WMO director-general Michel Jarraud said it was still possible for a global climate summit starting in Paris on Monday to agree steps to could keep the rise within 2C (3.6 Fahrenheit) over pre-industrial times, a target set down in 2010 to try to prevent a dramatic increase in extreme weather.
“But the more we wait for action, the more difficult it will be,” he told a news conference.
“You have scenarios assuming very strong decisions, very quick and sharp reduction of greenhouse gases, and you have other scenarios with business as usual, where you end up with predictions of additional warming of 5, 6 degrees, maybe even more. That will very much depend on the decisions (in Paris).”
Jarraud said there was no “silver bullet” to stop climate change. As well as a strong deal in Paris, it needed citizens to choose public transport over cars and insulate their homes, and industry to tackle sources of greenhouse gas emissions such as power stations, transport, cement, farming and fertilisers.
Jarraud rejected climate sceptics’ arguments that the science underlying predictions of man-made climate change was flawed.
“It’s not about believing or not,” he said. “It’s a matter of seeing the facts. The facts are there.”
Paul Williams, climate scientist at the University of Reading, agreed: “All the thermometer readings, satellite observations, tree rings, ice cores and sea-level records would have to be wrong.”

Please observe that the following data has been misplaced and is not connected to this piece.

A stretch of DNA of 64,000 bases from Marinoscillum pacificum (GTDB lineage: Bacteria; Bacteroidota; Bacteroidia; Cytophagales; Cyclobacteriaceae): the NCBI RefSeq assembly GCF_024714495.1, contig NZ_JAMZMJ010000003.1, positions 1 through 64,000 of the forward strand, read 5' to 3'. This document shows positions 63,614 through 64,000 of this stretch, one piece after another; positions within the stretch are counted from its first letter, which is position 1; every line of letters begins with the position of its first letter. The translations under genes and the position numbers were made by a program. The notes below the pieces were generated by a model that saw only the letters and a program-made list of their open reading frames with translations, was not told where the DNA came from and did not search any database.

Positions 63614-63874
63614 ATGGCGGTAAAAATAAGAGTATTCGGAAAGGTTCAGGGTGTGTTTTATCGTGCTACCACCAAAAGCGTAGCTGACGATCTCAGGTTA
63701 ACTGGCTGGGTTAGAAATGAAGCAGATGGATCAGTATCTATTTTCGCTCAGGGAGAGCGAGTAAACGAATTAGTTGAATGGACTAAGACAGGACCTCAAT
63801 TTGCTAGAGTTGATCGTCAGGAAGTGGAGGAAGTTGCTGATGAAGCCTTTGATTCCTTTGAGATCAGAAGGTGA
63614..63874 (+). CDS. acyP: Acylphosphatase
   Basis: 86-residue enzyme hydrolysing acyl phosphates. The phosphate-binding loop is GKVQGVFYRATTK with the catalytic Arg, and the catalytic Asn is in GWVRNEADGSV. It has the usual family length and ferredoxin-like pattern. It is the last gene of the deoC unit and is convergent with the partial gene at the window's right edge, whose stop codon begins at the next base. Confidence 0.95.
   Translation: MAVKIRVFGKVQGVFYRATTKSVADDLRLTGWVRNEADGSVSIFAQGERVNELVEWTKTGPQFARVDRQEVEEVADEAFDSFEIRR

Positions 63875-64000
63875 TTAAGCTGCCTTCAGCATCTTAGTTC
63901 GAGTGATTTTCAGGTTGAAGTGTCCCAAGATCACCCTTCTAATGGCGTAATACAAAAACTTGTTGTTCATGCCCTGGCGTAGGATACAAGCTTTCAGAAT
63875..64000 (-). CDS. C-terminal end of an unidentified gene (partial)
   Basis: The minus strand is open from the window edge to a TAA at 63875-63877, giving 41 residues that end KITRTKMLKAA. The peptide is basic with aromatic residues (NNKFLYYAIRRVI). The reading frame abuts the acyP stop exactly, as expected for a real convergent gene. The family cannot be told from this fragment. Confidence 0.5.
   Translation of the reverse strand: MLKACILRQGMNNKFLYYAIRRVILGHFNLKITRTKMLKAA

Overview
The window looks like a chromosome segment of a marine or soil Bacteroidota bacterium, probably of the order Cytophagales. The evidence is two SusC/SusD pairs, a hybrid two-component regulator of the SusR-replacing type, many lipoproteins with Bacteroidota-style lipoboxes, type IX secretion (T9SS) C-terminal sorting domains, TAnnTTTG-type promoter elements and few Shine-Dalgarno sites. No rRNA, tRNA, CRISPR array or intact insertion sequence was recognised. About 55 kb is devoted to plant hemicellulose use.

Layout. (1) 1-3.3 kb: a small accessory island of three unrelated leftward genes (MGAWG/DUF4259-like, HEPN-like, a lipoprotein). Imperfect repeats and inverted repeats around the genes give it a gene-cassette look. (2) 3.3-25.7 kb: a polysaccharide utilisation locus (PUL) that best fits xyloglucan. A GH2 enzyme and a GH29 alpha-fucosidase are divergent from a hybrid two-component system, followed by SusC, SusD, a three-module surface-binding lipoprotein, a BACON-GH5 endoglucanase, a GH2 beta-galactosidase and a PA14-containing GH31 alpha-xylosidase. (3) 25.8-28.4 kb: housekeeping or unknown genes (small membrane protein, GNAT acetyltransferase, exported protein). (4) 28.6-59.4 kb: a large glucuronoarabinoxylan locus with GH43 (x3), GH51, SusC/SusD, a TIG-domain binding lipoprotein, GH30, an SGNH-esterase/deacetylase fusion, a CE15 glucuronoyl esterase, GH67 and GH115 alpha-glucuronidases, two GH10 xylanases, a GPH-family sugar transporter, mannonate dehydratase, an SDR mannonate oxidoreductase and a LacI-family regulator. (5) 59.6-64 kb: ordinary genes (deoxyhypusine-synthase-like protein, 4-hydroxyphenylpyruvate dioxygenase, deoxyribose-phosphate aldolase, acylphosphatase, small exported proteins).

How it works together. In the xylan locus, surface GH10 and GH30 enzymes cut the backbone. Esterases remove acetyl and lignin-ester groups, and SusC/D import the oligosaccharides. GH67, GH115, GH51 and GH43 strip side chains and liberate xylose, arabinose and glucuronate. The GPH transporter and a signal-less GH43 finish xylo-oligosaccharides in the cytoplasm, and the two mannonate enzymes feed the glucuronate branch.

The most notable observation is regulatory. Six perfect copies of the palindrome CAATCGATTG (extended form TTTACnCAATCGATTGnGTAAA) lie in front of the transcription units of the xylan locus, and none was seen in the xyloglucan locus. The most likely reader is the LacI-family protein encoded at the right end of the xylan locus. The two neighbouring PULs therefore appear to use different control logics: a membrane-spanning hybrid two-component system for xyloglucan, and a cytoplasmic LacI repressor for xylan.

Global average surface temperatures in 2015 are likely to reach what the WMO called the “symbolic and significant milestone” of 1.0C above the pre-industrial 1880-1899 era, and around 0.73C above the 1961-1990 average.
Jarraud said 16-20 percent of the 2015 rise may be due to El Niño, a natural weather pattern marked by warming sea-surface temperatures in the Pacific Ocean. The current El Niño is one of the strongest on record.
But five-year averages showed temperatures were rising regardless of El Niño or its cooling counterpart La Niña, with eight of the 10 warmest years occurring since 2005.
The years 2011-2015 have been the hottest five-year period on record, with temperatures about 0.57C (1.01F) above the 1961-1990 reference period.
“This is all bad news for the planet,” Jarraud said.
Global ocean temperatures were unprecedented during the period, and several land areas, including the continental United States, Australia, Europe, South America and Russia, broke temperature records by large margins.
Next year may be even warmer; levels of greenhouse gases in the atmosphere have risen to a new record every year for the past 30 years, and El Niño is likely to continue into 2016.
“The year whose annual mean temperature is likely to be most strongly influenced by the current El Niño is 2016 rather than 2015,” the WMO said.